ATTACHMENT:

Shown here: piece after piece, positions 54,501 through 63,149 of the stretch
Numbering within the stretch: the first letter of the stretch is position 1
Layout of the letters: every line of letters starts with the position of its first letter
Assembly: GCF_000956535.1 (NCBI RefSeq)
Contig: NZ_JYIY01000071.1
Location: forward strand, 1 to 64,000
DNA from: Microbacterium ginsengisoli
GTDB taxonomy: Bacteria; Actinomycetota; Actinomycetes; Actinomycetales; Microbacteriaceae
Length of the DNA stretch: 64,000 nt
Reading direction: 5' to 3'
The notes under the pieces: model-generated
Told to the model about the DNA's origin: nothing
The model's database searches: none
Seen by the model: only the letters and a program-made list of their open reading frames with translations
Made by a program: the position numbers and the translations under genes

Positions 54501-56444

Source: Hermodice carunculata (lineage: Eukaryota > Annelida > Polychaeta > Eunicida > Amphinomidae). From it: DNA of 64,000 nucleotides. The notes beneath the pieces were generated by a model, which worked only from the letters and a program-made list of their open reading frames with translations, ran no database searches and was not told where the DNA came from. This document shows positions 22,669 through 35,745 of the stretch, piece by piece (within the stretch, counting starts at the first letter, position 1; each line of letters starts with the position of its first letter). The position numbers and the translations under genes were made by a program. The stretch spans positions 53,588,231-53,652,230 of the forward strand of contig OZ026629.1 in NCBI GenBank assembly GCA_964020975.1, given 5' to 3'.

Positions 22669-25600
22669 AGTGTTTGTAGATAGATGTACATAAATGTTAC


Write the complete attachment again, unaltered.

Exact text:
Shown here: piece after piece, positions 54,501 through 63,149 of the stretch
Numbering within the stretch: the first letter of the stretch is position 1
Layout of the letters: every line of letters starts with the position of its first letter
Assembly: GCF_000956535.1 (NCBI RefSeq)
Contig: NZ_JYIY01000071.1
Location: forward strand, 1 to 64,000
DNA from: Microbacterium ginsengisoli
GTDB taxonomy: Bacteria; Actinomycetota; Actinomycetes; Actinomycetales; Microbacteriaceae
Length of the DNA stretch: 64,000 nt
Reading direction: 5' to 3'
The notes under the pieces: model-generated
Told to the model about the DNA's origin: nothing
The model's database searches: none
Seen by the model: only the letters and a program-made list of their open reading frames with translations
Made by a program: the position numbers and the translations under genes

Positions 54501-56444

Source: Hermodice carunculata (lineage: Eukaryota > Annelida > Polychaeta > Eunicida > Amphinomidae). From it: DNA of 64,000 nucleotides. The notes beneath the pieces were generated by a model, which worked only from the letters and a program-made list of their open reading frames with translations, ran no database searches and was not told where the DNA came from. This document shows positions 22,669 through 35,745 of the stretch, piece by piece (within the stretch, counting starts at the first letter, position 1; each line of letters starts with the position of its first letter). The position numbers and the translations under genes were made by a program. The stretch spans positions 53,588,231-53,652,230 of the forward strand of contig OZ026629.1 in NCBI GenBank assembly GCA_964020975.1, given 5' to 3'.

Positions 22669-25600
22669 AGTGTTTGTAGATAGATGTACATAAATGTTAC